Public procurement gives one of the largest gateways to corruption and yet can be the major tool to clamp down on corruption and largely end it: a lot depends on how procurement is done.
Corruption becomes possible when suppliers can bribe officials making orders, or confirming orders. And it is a lot easier to do this if you can assemble a quick briefcase company when an order is about to be placed. Then you can get the problem of favouritism and worse, when a decision maker insists on awarding a contract to a friend or relative. All problems have been ventilated in charges before the courts.
During 2018 a whole new system was put in place in Zimbabwe as the Second Republic took a deep breath and decided to tackle the problem at source. That system incidentally that drew a lot of praise from the World Bank, who had provided technical assistance is setting it up and if implemented fully by all in the public sector would largely eliminate a large swathe of corruption.
If you cannot cheat then you cannot be corrupt. This is the easiest way of eliminating corruption and favouritism, simply by making it as near impossible to do as is humanely possible.
The new procurement process has three stages. Potential suppliers need to register with the Procurement Regulatory Authority of Zimbabwe way in advance of any orders or tenders. The authority then has plenty of time to do all the vetting and checks. And these can be quite lengthy.
A supplier needs to be properly set up under the Companies Act. It needs to be compliant with the tax authorities. It needs proper premises for whatever business is doing, and even the smallest business needs something more than a briefcase. Someone needs to check who the directors are and if necessary find out who the beneficial majority shareholder is. And it is useful if none of them are in jail.
The vetting will also give an indication of how large or small a business is. There are some orders where anyone can bid, but others where you really have to have some muscle. This is not a problem so long as every potential supplier on the lists has these sort of details recorded.
As businesses register they are vetted and when they pass they are listed as approved suppliers for whatever goods or services they listed in their application. And these lists are kept up to date. Just because you are listed does not mean that you will win a Government or private sector contract or order; It just means you can put your bid in when tenders are called. If you are not on the list forget it.
The second stage of procurement, choosing a supplier, is done by the relevant ministry, council or other public entity. This is when the detailed specifications for goods or services or both are laid out and made public. Only those vetted by the Procurement Regulatory Authority of Zimbabwe can put in a bid, so the operational unit does not have to spend weeks checking everyone out.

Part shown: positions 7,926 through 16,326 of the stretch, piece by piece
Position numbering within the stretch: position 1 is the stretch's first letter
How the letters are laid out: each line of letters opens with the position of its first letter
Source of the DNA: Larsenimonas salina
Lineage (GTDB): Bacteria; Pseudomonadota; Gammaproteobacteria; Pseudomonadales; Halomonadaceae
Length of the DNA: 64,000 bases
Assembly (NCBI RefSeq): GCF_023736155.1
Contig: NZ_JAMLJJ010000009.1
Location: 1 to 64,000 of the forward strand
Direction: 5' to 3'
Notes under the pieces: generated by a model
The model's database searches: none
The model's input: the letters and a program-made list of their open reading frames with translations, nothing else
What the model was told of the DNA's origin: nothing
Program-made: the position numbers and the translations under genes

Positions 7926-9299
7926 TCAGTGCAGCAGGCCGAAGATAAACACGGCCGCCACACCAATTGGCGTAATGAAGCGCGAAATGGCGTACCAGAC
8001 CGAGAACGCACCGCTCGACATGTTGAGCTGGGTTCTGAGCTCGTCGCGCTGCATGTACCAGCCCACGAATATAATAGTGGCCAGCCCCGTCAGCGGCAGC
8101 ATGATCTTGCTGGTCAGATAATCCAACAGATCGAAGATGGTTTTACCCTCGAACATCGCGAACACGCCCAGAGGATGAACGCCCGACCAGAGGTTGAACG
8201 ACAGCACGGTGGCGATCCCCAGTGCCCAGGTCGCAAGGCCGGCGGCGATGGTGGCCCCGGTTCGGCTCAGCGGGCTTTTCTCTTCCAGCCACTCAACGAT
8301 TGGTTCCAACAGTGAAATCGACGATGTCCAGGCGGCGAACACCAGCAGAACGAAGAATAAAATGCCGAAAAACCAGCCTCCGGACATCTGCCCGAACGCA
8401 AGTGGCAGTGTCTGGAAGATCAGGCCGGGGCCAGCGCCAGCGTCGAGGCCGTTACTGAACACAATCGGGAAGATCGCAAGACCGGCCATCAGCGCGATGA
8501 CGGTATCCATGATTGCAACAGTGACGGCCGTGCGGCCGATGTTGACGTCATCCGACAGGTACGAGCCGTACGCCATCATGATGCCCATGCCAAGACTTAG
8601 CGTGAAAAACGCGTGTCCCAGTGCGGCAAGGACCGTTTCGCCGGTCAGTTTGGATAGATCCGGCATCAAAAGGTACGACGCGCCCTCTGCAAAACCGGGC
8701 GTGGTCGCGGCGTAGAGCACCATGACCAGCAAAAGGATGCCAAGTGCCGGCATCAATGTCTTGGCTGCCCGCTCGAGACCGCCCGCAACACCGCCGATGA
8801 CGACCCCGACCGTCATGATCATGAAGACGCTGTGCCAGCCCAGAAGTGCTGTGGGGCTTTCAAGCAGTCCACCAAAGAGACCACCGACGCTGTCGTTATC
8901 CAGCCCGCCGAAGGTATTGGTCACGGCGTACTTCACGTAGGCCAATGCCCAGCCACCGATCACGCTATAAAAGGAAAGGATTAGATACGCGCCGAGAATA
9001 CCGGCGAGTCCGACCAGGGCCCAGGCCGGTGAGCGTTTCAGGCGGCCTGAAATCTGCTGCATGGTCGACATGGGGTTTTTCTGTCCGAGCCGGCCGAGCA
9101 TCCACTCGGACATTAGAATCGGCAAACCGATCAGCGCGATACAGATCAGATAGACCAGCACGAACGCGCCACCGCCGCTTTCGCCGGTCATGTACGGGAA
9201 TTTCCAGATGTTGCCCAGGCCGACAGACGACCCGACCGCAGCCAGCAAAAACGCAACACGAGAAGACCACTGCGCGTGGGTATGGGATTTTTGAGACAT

It can now evaluate the responses to the tenders, looking at price, availability of stocks or delivery units. And any other relevant factors such as location, quality, and the like. As relatives of politicians and officials are allowed to own and run businesses, this is when decision makers declare these ties so that they are not involved in the final selection.
A detailed process is in place for these operational units. The regulator does not do the tender evaluations and selection of the winner, but lays out the way the process must work and can check if the operational unit has done it properly. Keeping the regulator and the operational unit separate is always a good move in enforcing standards.
In any case a regulator is unlikely to have the expert knowledge required to decide if what is offered is the best product
The final stage is the acceptance of the order by the Ministry of Finance and Economic Development, which has to make the payments. The Treasury has to do a brief check that the contract gives value for money. The Treasury is not expert on what is ordered or the purpose, but can query the pricing or other financial details if there seems to be something that does not make sense.
Even for emergency orders the system should work well. One example that came up late last year was when NatPharm, after its management was fixed up, needed emergency supplies. NatPharm grabbed the list of approved suppliers for what it needed, sent out tender documents by e-mail to the whole lot, with two days to reply. And then officials worked through a weekend evaluating the replies and marking them up against the criteria and the decision makers could then make a swift decision. The process was speeded up significantly in the emergency, but the process was followed in full.
It is this sort of compliance that is required. PRAZ held a compliance workshop at Victoria Falls last week, partly because a significant block of public enterprises were not fully compliant. The workshop was opened by Vice-President Constantino Chiwenga whose office has a stake in this factor and he laid it on the line.
After more than two years, even with Covid-19 emergencies, he reckoned that lack of compliance could no longer be excused. Everyone should now be on board and be sufficiently aware of what was required for the whole procurement process to run smoothly, efficiently and in line with the rules.
PRAZ itself has now put in on-line learning materials so that everyone involved in public procurement can became totally familiar with the processes required, meaning that there are fewer and fewer acceptable excuses. In fact the PRAZ comments suggest that while the level of total compliance is still too low, a lot of the gaps are relatively minor and can be fixed quite quickly.
But VP Chiwenga’s insistence that they are fixed promptly needs to be highlighted. The Second Republic has made far too many gains for lazy or ignorant procurement officer to mess around.